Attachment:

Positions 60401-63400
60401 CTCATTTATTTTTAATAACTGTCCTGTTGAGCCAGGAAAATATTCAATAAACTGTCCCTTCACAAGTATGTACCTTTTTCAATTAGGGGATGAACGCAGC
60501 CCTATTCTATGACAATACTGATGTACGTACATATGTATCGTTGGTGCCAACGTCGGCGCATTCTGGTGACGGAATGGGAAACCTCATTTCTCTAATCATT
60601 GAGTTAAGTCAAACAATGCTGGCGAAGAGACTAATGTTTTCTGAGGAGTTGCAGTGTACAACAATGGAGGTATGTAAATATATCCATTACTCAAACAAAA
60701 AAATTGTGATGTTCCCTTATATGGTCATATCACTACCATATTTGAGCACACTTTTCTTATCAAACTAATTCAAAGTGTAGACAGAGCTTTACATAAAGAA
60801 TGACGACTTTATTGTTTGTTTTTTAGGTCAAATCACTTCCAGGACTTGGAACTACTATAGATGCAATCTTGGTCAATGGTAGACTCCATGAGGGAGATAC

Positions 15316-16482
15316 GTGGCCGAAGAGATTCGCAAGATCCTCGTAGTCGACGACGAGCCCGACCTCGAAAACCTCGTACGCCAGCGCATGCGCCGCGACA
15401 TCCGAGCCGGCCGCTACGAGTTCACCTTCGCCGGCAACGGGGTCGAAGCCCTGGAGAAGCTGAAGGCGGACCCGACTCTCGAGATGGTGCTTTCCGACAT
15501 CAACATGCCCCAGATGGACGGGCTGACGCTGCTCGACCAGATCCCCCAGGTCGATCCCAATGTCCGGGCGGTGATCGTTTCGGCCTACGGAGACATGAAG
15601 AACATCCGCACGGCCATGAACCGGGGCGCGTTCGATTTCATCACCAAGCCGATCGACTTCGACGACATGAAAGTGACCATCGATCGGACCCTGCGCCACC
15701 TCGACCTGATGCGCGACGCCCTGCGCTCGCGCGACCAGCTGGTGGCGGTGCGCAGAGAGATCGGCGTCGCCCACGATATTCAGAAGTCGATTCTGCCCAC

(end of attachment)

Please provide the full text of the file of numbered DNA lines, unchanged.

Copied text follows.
Positions 60401-63400
60401 CTCATTTATTTTTAATAACTGTCCTGTTGAGCCAGGAAAATATTCAATAAACTGTCCCTTCACAAGTATGTACCTTTTTCAATTAGGGGATGAACGCAGC
60501 CCTATTCTATGACAATACTGATGTACGTACATATGTATCGTTGGTGCCAACGTCGGCGCATTCTGGTGACGGAATGGGAAACCTCATTTCTCTAATCATT
60601 GAGTTAAGTCAAACAATGCTGGCGAAGAGACTAATGTTTTCTGAGGAGTTGCAGTGTACAACAATGGAGGTATGTAAATATATCCATTACTCAAACAAAA
60701 AAATTGTGATGTTCCCTTATATGGTCATATCACTACCATATTTGAGCACACTTTTCTTATCAAACTAATTCAAAGTGTAGACAGAGCTTTACATAAAGAA
60801 TGACGACTTTATTGTTTGTTTTTTAGGTCAAATCACTTCCAGGACTTGGAACTACTATAGATGCAATCTTGGTCAATGGTAGACTCCATGAGGGAGATAC

Positions 15316-16482
15316 GTGGCCGAAGAGATTCGCAAGATCCTCGTAGTCGACGACGAGCCCGACCTCGAAAACCTCGTACGCCAGCGCATGCGCCGCGACA
15401 TCCGAGCCGGCCGCTACGAGTTCACCTTCGCCGGCAACGGGGTCGAAGCCCTGGAGAAGCTGAAGGCGGACCCGACTCTCGAGATGGTGCTTTCCGACAT
15501 CAACATGCCCCAGATGGACGGGCTGACGCTGCTCGACCAGATCCCCCAGGTCGATCCCAATGTCCGGGCGGTGATCGTTTCGGCCTACGGAGACATGAAG
15601 AACATCCGCACGGCCATGAACCGGGGCGCGTTCGATTTCATCACCAAGCCGATCGACTTCGACGACATGAAAGTGACCATCGATCGGACCCTGCGCCACC
15701 TCGACCTGATGCGCGACGCCCTGCGCTCGCGCGACCAGCTGGTGGCGGTGCGCAGAGAGATCGGCGTCGCCCACGATATTCAGAAGTCGATTCTGCCCAC